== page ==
The Greatest Danger to the World

Review of Inequality: What Can Be Done? By Anthony B. Atkinson. Harvard University Press. 384 pp. $29.95

More than 80 years ago, during the Great Depression, R.H. Tawney asserted that "while inequality is easy, since it demands no more than to float with the current, equality is difficult, for it involves swimming against it... it has its price and its burdens."

In Inequality, Sir Anthony Atkinson, a fellow of Nuffield College, Oxford, a professor at the London School of Economics and Political Science, and a founder of modern inequality studies, elaborates on and qualifies Tawney's claim. Since the 1980s, Atkinson reminds us, income inequality in the United States and the United Kingdom has increased substantially. And in a poll recently conducted by the Pew Research Center, citizens of these two countries deemed it "the greatest danger to the world."

Convinced that excessive inequality is unjust and has bad consequences on social cohesion, political participation, and economic growth, Atkinson is intent on stimulating a national conversation about the distribution of income. He maintains that inequality is "not the product of forces over which we have no control." Government policies have contributed to inequality and government can take steps reduce it.

Atkinson makes 15 proposals designed to return to the levels achieved before "the Inequality Turn" in the 1980s. They include: encouraging innovation in a form that increases employment; laws to facilitate union representation of workers; guaranteed public employment at a minimum wage (set at a living wage); national savings bonds that guarantee a positive real rate of interest; a capital endowment (national inheritance) paid to all at adulthood; the creation of a sovereign wealth fund; a return to a more progressive personal income tax, with a top rate of 65%; a progressive lifetime gift and inheritance tax; a substantial Child Benefit paid to all children; a "participation income" paid to anyone making "a social contribution"; a substantial increase in the levels of social insurance; and an allocation of 1% of the gross national income of wealthy countries to development assistance to poor countries.

Atkinson tries to refute the "standard objections" of critics. Citing evidence from the past and employing a theoretical examination of possible impacts, he insists that there are insufficient grounds for blanket claims that his proposals, if implemented, would lower economic output and reduce growth. Higher wages, for example, might increase productivity; proposals to help small savers could increase wealth accumulation and investment.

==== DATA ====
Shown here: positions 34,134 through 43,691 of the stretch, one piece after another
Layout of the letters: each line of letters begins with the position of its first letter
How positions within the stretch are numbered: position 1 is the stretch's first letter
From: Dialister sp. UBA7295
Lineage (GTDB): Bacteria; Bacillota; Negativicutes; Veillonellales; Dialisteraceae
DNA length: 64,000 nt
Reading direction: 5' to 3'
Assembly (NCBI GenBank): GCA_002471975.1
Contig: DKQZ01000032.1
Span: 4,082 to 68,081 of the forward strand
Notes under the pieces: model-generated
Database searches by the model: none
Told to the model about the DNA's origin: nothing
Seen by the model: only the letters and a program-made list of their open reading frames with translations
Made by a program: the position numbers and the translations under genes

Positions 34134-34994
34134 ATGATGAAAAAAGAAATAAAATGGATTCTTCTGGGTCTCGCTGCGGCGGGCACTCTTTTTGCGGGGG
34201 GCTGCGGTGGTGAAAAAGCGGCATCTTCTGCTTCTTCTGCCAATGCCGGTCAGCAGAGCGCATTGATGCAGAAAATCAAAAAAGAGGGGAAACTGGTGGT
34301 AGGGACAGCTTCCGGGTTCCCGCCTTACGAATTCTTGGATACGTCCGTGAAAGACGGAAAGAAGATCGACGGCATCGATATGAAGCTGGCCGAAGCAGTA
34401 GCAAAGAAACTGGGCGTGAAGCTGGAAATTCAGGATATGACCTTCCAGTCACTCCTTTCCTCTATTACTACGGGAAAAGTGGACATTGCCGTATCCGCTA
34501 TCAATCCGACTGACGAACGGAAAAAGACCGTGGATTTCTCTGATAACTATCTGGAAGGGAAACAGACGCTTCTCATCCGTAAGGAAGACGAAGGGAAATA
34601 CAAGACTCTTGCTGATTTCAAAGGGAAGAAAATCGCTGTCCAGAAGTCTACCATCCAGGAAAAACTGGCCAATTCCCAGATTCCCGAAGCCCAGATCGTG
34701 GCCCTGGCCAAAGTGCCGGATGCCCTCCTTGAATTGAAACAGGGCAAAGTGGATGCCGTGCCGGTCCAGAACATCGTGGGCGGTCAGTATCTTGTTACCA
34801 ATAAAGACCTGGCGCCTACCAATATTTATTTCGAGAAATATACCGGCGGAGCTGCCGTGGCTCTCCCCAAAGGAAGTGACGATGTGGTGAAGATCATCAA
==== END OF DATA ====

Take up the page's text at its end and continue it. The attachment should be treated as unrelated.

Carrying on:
Pointing out that the original welfare state had its origins in a period of globalization, Atkinson identifies evidence of growing international cooperation on environmental protection, finance, and women's rights. Moreover, pressure on banks to disclose the accounts and investments of foreigners to the appropriate authorities in the countries in which they have tax liabilities is beginning to produce results.

Finally, Atkinson emphasizes that given the progressivity of the tax rates he supports, his recommendations (if applied to the United Kingdom) could be revenue neutral. By achieving "a salient reduction" in overall inequality, overall poverty, and child poverty, he suggests, his reform package could contribute mightily to a functioning democracy and a good society.

Having concluded that "it is remarkably difficult to shift people's opinions if they are carrying in their heads" fixed -- and flawed -- theoretical conceptions, Atkinson did not focus all that much on empirical evidence of how his proposals would work "in reality." And he acknowledges that many readers may feel that (except for his attempt to refute the "corrosive" claim that nothing can be done) he has devoted insufficient attention to politics.

These two decisions, it seems to me, make it far less likely that his proposals will get traction beyond the diminished and discouraged cohort of unreconstructed New Dealers in the United States and "Back to Beveridge" [the 1942 plan for social security] reformers in the United Kingdom. Critics will surely dismiss Inequality as "the same-old-same-old" litany of liberal bromides. They will claim that at a time in which the U.S. and the U.K. are struggling to reduce government deficits, Atkinson's recommendations will require massive additions to an already bloated bureaucracy; throw money at problems with little or no control over how it will be spent; create disincentives to work and a culture of entitlements; force businesses and individual creators of wealth to re-locate; and send jobs abroad.

Except for climate change, inequality is, indeed, the greatest danger to our world. For many reasons, reducing it should be on everyone's agenda. Anthony Atkinson deserves great credit for attempting to stimulate a national conversation -- and for demonstrating that some "solutions to these problems lie in our hands." That said, it is important to recognize that in the 1980s Ronald Reagan and Margaret Thatcher changed the political discourse about equality of opportunity, inequality, and the role of government in regulating the economy, redistributing income, and providing a social safety net. It ain't easy, these days to swim against the current -- and head upstream.